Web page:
Understanding Basic Ethics and Welfare


So we've all heard about animal welfare, ethics and rights, but do we fully understand what each description means and what position we take with our views? Well, let's break it down! Ethics



Ethics are similar to moral philosophy - they provides standards around what people should and shouldn't do. It seeks to show the difference between good and bad and ways to uphold ethical principles.

In animal ethics, decisions are often made by considering the consequences of acting or not acting, and the hope is to do the best for the animal and cause as little harm as possible.

There are many approaches in ethical thinking, namely Non-Normative, Metaethics and Normative approaches. The Consequentialist Theory and the Deontological Theory are part of the Normative system, and these theories underpin much of the ethical decision-making process.

The Consequentialist approach judges whether something is right or wrong based on what outcome it achieve for example, if lying is considered wrong but if it were to save someone's life, then under consequentialism, it would be the right thing to do.

Utilitarianism is a consequentialist view that says that doing something to achieve the "most good for the most people" is correct.

Utilitarianism could be considered wrong in some cases, such as in bullfighting, where the bull is usually suffering. People in Spain and Portugal traditionally enjoy this sport. But say someone complains the bull is suffering, then the organiser under the consequential approach could say, "Oh, let's sell more tickets."

This, in theory, then justifies the suffering because it is outweighed by the enjoyment experienced by a more significant number of spectators.

The Deontological approach uses rules to distinguish right from wrong; all people need to do is follow the rules without weighing consequences.

Under the "Social Contract", which is a pragmatic position taken by farmers, the livestock provides the farmer with income in exchange for the farmer providing for their needs and comfort, giving the farmer a sense of justification.

Animal Welfare is concerned about animal suffering and how happy they are.


Animal Rights



Animal Rights supporters hold strong beliefs that animals should not be exploited whatsoever. Extreme supporters of animal rights think that animals and humans should have equal rights. Generally, animal rights supporters believe the following:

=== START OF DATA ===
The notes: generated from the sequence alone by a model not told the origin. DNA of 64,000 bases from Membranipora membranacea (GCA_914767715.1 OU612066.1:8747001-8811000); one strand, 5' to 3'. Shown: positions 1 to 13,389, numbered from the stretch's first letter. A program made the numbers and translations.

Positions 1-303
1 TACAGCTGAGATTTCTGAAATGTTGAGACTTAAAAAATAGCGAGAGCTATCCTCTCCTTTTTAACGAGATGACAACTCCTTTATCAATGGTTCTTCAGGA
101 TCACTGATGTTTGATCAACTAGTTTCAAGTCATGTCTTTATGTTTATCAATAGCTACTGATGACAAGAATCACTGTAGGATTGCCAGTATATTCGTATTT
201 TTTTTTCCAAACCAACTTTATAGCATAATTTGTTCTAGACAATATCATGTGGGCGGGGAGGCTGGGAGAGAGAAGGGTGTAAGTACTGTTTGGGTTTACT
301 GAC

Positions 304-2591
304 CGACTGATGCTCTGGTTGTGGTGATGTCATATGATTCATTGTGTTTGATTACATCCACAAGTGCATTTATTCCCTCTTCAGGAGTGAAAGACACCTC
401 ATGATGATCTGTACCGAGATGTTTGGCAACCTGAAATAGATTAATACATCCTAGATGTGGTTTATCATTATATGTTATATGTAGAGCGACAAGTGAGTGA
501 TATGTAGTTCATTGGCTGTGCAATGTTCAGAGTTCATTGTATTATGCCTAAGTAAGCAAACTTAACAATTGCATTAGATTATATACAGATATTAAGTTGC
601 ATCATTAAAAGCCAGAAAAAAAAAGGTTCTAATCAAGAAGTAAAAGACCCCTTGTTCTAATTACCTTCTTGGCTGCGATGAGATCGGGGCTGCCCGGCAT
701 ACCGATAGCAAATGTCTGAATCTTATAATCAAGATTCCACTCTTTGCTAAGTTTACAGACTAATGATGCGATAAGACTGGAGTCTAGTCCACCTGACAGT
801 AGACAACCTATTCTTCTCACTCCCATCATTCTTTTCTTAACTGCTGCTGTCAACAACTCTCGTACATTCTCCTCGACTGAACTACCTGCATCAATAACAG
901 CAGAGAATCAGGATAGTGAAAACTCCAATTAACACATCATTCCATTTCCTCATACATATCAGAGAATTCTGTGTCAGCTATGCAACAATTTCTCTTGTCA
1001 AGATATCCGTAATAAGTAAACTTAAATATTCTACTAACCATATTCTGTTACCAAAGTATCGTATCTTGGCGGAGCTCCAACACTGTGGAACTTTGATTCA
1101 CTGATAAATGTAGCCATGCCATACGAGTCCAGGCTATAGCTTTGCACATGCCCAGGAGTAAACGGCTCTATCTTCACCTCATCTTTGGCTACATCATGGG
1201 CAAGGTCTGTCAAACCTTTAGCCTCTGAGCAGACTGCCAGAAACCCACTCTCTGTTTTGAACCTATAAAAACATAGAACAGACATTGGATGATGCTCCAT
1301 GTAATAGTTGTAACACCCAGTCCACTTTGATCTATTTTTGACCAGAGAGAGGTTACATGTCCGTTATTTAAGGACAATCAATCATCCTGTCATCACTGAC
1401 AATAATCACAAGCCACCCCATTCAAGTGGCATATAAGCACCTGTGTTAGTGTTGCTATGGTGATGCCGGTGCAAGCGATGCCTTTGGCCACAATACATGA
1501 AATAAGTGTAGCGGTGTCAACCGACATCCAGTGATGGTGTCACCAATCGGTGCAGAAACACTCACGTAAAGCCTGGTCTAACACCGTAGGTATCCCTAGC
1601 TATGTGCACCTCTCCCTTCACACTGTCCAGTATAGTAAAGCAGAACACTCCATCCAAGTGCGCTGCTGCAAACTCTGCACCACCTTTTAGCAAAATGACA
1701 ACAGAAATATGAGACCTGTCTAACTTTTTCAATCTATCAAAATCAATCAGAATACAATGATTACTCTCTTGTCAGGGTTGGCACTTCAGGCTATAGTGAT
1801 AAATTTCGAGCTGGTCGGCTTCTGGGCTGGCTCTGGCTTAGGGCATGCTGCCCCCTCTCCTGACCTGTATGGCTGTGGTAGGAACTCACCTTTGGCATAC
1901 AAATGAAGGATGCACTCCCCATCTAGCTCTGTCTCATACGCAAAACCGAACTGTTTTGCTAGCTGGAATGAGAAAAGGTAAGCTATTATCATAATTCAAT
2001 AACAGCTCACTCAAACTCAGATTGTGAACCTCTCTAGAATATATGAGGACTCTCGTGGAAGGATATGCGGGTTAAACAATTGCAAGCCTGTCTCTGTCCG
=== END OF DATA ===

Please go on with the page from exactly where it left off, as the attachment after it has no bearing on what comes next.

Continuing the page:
• It isn't right to use animals in research.

  • Animals shouldn't be kept in a way that impinges their freedom, e.g. in cages or on farms.

  • It isn't right to use animals for enjoyment, e.g. people shouldn't race greyhounds, ride horses or keep animals in zoos.

  • Animals should be allowed to reach their natural old age and enjoy life in their natural environments, dying of natural causes.

Farming Ethics



Livestock production involves many ethical issues about animal welfare, such as confinement for long periods, amputations and mutilations without anaesthetic. Morally, some farmers abide by the following outlooks:

  • Less painful forms of treating the animal should be used where possible.

  • The farmer has a duty of care and responsibility for his/her animals.

  • Because animals are sentient, it matters to them how they are treated.

  • Animals should not be hurt unless totally unavoidable.

When making ethical decisions, the farmer needs to decide if what they are doing to an animal is fair, if there are any other better, less hurtful or painful alternatives and absolutely necessary. Most of all, the moral dilemma will always ask, is it right?

The Five Freedoms are a set of goals that Farmers should aim to achieve. The Five Freedoms were initially outlined in the Brambell Report (1965) and were adopted by the Farm Animal Welfare Committee (FAWC).

  1. Freedom from hunger and thirst

  2. Appropriate comfort and shelter should be provided

  3. The prevention or fast diagnosis and treatment of injury, disease or parasite infestation

  4. The ability to display normal behaviours

  5. Freedom from distress

Why don't some farmers want to provide better welfare?

Some farmers complain that better welfare means the cost of production will rise, so too will the customer's expense; thus, the farming industry will suffer. While this can be true to an extent, there are ways of calculating the actual cost of better welfare. Some people want to pay more to know that the animals that produce the food have lived a better life, and farmers also need to consider this demand.

So, why worry about Animal Welfare?

  • A personal sense of responsibility and duty of care towards the animals

  • Respect for the animal

  • For our personal sense of justice and fairness

  • Legal obligations

  • Avoid losing dignity in ourselves

  • Avoid being perceived as neglectful in our communities

  • Emotional empathy and sympathy for animals

In the real world, there are codes of animal welfare practice that guide people in how animals should be treated. There are minimum standards (that must be followed) and recommended best practices (that should be followed) to ensure better welfare.

Thank you for taking the time to read this article. I hope you found it interesting! Feel free to drop me a line; I'd love to hear your thoughts!